Baker responds that she owed no duty to supervise the Help U Move employees because Help U Move was not her agent; rather, it was an independent contractor. (Dkt. No. 48 at 11–13; Dkt. No. 53 at 9–12.) She also asserts that, even if Hartford could prove that Help U Move was her agent, there is no evidence that Help U Move or its employees were negligent, let alone that their negligence caused the fire. (Dkt. No. 48 at 12–13; Dkt. No. 53 at 11 n.6.)
The court agrees with Baker. Under Virginia law, an agent is one who is authorized to act on behalf of another (the principal) and is subject to his control. Murphy v. Holiday Inns, Inc., 219 S.E.2d 874, 875 (Va. 1975). By contrast, “[ a]n independent contractor is one who undertakes to produce a given result without being in any way controlled as to the method by which he attains that result.” S. Floors & Acoustics, Inc. v. Max-Yeboah, 594 S.E.2d 908, 911 (Va. 2004) (quoting Craig v. Doyle, 19 S.E.2d 675, 677 (Va. 1942)). A person who hires an independent contractor “ha[s] no duty to supervise the means and method of the [contractor’s] work and cannot be found independently negligent for failing to do so.” Id. at 912.
13 As a result of this theory and admission, Hartford has placed the negligence of Help U Move and its employees directly at issue in Baker’s motion.
21 “The criterion for determining whether a relations hip is one of principal-agent . . . , on the one hand, or [customer-]independent contractor on the other, is control or right to control the methods or details of doing the work, not control of the results.” Wells v. Whitaker, 151 S.E.2d 422, 429 (Va. 1966). If the person for whom the work is being done may determine not only the result of the work, but also the method by which the other does the work, then the relationship is one of principal-agent. See S. Floors & Acoustics, 594 S.E.2d at 911. But if the person may determine only the result, and the other may use whatever method he chooses to accomplish that result, then the relationship is not one of principal-agent, but rather of customer-independent contractor. See id.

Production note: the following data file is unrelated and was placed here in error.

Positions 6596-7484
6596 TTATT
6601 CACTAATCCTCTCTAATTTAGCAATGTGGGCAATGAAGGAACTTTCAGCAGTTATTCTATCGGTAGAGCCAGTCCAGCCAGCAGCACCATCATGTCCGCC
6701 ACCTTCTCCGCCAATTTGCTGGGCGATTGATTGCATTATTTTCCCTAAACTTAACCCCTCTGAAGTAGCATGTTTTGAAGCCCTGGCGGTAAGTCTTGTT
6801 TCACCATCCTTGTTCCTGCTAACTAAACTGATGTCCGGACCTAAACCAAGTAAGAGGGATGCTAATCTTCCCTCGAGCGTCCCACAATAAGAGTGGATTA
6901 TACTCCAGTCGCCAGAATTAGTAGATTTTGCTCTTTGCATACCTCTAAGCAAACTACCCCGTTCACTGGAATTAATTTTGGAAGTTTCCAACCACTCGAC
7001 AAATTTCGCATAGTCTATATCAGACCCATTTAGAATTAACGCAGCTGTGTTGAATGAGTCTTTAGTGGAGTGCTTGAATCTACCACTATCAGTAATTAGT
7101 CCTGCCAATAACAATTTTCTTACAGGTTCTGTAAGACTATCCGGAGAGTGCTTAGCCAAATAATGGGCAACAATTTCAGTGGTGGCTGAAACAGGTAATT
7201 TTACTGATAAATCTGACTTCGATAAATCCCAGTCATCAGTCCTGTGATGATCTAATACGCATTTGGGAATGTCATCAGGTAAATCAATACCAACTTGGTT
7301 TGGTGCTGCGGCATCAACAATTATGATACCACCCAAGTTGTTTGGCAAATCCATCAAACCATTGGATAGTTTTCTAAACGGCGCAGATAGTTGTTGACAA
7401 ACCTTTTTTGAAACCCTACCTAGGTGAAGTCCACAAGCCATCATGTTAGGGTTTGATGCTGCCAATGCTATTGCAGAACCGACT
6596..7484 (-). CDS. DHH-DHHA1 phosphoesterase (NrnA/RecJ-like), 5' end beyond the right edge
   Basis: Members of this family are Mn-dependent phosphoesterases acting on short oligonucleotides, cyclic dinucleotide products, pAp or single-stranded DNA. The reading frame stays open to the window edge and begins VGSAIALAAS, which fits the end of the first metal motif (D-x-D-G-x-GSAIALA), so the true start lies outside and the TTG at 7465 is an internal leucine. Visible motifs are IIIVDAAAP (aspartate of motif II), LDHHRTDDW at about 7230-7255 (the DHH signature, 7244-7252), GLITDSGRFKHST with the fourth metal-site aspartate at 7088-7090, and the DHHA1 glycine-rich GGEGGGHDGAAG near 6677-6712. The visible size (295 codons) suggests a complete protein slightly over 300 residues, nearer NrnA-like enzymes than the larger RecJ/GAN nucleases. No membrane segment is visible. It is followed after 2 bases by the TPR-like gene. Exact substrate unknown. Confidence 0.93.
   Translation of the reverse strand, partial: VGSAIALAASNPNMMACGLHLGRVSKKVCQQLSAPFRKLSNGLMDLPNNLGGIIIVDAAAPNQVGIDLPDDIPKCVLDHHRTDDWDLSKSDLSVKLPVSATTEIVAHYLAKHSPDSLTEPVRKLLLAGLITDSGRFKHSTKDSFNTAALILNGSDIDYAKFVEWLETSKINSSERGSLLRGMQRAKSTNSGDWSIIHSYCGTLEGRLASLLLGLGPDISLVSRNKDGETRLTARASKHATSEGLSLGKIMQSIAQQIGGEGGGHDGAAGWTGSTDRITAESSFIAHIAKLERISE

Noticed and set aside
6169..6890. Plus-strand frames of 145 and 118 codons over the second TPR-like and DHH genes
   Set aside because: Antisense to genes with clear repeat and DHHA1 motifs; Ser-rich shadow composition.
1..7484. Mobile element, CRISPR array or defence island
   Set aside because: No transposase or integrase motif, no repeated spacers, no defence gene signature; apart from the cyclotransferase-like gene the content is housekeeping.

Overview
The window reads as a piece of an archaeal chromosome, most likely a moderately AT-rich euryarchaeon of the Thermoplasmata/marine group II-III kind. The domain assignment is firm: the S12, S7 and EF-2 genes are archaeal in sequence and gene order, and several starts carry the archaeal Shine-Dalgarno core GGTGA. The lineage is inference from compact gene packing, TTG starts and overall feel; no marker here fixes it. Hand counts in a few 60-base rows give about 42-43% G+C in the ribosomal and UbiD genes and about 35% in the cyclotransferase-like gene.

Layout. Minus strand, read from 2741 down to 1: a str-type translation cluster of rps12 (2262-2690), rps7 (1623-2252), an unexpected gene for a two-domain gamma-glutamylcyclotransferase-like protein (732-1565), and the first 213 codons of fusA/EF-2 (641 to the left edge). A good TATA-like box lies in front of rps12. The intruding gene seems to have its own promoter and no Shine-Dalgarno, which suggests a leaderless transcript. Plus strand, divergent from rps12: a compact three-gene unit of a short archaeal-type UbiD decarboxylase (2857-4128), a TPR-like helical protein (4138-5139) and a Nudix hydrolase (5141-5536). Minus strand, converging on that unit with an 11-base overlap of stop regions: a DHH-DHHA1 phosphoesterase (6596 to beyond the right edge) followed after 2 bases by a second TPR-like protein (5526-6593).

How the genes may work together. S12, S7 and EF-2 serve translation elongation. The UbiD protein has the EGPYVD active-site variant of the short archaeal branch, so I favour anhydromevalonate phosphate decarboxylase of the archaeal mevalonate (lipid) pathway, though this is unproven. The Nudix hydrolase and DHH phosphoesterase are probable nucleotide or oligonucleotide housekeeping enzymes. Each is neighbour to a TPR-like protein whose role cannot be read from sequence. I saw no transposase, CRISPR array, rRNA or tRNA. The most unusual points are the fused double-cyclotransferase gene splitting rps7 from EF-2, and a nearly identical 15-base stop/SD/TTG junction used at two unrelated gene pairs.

In general, whether a person is an agent or independent contractor is a question of fact for the jury’s determination. See Hadeed v. Medic-24, Ltd., 377 S.E.2d 589, 594 (Va. 1989); Drake v. Livesay, 341 S.E.2d 186, 189 (Va. 1986). When the evidence points to just one conclusion, however, the question is one of law for the court. See Hadeed, 377 S.E.2d at 594; Drake, 341 S.E.2d at 189. Here, Hartford concedes that “Baker did not control the method of movement of the furniture from her previous residence to [Unit 335].” (Dkt. No. 51 at 12.) It nonetheless argues that Help U Move was her agent, and thus she had a duty to supervise its employees, because she “had control of the placement of the furniture within” the unit. ( Id.) To be sure, Baker told the Help U Move employees where to put the furniture in Unit 335. (Dkt. No. 48–4 at 18.)
14 But that fact alone does not make Help U Move her agent. As noted above, a person may direct the result of another’s work without be coming his principal; the person just cannot direct the method that the other uses to accomplish that result. So Baker could
14 Hartford does not argue that Baker told the Help U Move employees where to place the boxes (see Dkt. No. 51 at 12–13), and the evidence in the summary judgment record establishes that she did not (Dkt. No. 48–4 at 19).